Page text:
Life was a lot simpler for men 30,000 years ago. Each morning we'd don our bearskin tunics, pick up our clubs and venture out of our caves in a leisurely search for an animal to beat to death for that evening's dinner. If our womenfolk didn't do what we wanted, of course, we'd grunt and pull their hair until they behaved.
These days, life has become more complicated for everyone, but perhaps especially for men. In the 21st century, the past plays a tug-of-war with the future as we struggle with notions of masculinity that seem to change with as much frequency as the weather. In modern America, women are now our equals, but we still have thousands of years of grunting, hair-pulling and other Neanderthal habits to transcend. It's not an easy task.
Playwright Joe Forrest Sackett and director Paul Ford teamed up to stage the highly acclaimed Patriots last year. This year they've collaborated on Four Wheel Drive (One or Two Things About Testosterone), a new play about the trials and tribulations of manhood running for one weekend only at the KiMo Theatre.
The play explores the changing roles of men in American society from the end of World War II through the present. "One of the things we try to address in the play," Sackett says, "is that right around the turn of the millennium, say New Year's Eve 2000, there seemed to be almost unlimited possibilities for men. That has certainly changed. There's now an expectation of heroism and sacrifice. I put ’heroism' in quotes, because how is that even defined? What do men think about what they're supposed to do in this world we're living in?"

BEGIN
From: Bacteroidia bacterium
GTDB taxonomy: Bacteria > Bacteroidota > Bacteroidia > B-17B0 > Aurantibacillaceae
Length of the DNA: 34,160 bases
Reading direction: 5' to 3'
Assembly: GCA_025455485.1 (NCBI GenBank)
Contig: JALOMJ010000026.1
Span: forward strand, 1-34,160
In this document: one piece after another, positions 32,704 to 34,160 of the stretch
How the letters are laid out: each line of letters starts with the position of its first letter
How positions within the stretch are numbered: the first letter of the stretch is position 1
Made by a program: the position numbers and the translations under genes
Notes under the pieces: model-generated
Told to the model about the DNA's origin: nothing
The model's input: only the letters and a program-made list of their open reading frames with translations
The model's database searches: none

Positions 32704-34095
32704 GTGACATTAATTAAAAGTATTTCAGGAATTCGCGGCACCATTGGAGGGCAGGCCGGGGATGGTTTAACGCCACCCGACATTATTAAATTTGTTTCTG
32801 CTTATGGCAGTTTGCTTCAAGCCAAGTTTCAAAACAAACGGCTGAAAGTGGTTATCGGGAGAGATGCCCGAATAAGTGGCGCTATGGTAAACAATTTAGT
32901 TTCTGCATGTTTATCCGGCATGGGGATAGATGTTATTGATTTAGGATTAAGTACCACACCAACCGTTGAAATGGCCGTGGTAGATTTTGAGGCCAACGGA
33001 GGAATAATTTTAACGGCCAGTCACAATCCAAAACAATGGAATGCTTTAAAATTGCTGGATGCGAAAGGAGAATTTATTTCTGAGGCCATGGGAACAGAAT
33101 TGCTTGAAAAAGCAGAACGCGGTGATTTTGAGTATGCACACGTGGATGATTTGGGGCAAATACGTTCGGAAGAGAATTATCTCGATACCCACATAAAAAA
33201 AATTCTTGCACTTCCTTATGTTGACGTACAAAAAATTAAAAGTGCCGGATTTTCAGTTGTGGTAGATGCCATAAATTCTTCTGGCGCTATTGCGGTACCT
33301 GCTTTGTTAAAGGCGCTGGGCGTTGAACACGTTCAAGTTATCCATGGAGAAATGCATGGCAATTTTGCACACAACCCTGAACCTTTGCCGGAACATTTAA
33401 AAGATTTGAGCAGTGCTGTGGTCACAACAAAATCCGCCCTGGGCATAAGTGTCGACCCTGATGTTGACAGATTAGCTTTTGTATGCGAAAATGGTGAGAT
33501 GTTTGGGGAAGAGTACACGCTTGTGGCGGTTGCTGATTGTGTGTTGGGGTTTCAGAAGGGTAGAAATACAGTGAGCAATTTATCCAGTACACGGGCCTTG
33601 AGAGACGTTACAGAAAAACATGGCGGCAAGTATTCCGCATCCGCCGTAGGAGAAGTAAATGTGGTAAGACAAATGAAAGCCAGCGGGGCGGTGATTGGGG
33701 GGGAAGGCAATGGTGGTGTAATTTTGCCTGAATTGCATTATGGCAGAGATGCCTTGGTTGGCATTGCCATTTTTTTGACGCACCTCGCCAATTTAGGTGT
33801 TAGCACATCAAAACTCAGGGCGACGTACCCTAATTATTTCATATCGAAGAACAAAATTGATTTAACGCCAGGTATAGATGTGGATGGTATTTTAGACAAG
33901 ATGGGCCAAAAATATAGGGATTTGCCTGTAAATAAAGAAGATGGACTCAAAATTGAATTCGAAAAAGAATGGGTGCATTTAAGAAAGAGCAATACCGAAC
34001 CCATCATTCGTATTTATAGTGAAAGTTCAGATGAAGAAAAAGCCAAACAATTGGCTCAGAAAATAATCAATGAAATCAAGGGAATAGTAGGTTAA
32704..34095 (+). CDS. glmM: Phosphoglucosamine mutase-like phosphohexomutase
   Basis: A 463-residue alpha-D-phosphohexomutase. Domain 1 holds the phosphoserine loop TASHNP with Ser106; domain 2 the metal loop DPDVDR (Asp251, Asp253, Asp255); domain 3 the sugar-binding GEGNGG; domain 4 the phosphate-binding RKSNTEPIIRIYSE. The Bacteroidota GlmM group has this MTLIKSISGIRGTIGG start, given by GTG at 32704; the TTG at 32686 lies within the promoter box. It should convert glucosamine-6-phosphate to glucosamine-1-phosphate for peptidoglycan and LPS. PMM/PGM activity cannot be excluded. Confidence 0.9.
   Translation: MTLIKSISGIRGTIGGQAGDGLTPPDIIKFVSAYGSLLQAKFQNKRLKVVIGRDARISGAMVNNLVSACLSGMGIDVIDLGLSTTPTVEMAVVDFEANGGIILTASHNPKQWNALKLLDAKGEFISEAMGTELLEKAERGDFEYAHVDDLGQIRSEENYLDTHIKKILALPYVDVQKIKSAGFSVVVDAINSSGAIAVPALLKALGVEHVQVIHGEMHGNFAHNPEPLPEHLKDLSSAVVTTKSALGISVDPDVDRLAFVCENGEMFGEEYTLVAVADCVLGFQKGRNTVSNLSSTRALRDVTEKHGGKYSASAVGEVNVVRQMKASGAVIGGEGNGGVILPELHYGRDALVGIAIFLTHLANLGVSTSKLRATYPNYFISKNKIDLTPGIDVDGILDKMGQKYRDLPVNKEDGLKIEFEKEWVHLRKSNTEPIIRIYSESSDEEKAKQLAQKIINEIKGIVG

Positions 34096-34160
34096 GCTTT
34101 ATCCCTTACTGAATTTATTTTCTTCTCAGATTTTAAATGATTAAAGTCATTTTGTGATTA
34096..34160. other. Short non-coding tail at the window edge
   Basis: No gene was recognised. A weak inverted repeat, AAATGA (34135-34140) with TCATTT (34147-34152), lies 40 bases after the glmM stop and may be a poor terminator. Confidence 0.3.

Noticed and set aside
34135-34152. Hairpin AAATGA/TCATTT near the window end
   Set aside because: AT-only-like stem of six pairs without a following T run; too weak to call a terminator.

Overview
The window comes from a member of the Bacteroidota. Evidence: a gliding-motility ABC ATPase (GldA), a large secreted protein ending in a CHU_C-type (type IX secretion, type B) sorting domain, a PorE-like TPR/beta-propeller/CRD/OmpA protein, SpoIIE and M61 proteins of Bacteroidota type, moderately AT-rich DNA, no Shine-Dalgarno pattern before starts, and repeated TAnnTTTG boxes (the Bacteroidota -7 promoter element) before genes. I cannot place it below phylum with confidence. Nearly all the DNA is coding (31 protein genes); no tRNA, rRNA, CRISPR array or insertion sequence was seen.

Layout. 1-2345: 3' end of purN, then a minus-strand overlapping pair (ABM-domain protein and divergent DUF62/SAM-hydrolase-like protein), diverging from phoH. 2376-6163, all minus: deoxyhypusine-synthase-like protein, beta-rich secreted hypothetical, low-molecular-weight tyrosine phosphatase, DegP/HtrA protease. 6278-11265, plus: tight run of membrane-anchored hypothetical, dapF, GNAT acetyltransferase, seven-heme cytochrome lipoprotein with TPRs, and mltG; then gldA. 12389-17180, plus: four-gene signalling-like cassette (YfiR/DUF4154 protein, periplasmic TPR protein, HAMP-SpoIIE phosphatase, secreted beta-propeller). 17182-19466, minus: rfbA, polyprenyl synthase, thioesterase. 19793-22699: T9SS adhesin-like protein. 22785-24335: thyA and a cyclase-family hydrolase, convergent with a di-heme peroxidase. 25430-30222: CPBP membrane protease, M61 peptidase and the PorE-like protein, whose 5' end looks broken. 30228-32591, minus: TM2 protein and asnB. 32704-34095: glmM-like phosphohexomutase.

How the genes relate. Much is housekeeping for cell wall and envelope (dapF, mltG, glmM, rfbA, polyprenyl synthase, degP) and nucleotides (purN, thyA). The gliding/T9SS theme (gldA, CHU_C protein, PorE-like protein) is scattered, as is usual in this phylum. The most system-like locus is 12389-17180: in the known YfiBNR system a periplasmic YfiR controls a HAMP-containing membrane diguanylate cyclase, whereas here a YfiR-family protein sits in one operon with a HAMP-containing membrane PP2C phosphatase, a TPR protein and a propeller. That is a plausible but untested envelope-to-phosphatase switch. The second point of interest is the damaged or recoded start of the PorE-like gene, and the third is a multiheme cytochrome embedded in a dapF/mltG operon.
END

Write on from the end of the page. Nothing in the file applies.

As the father of two daughters, and a husband several times over, Sackett is well aware that you can't talk about men without talking about women. He points out that notions of masculinity in our society are to a great extent determined by women, just as notions of femininity are to a large extent determined by men. Four Wheel Drive is composed of a series of linked pieces. In several of these segments, women are cast against stereotypes to explore the varying, and often fluid, roles of gender in our culture.
The play isn't conventional in either structure or content. "It isn't plot-driven or character-driven," Sackett says. "It's idea-driven."
This should be an entertaining and enlightening show. Ford and Sackett have a long history of collaborating on successful theatrical projects. "I love Joe's style," Ford says. "It moves back and forth between farcical forms, satire and character portraits. This play is challenging for me, and it's a wonderful challenge to the actors as well."
Four Wheel Drive isn't the kind of theater often presented at the KiMo. This is one reason why both men are excited about the prospect of staging it there. "I have an interest in the KiMo being successful as a theater venue," says Ford. "I want theater to thrive Downtown as much as possible."
Whether you're a man or a woman, all of us could stand to learn a thing or two about the mysteries of testosterone. Get in your Hummer, or your Cabriolet, and wheel on down to the KiMo. Please restrain yourself from grunting until after the curtain falls.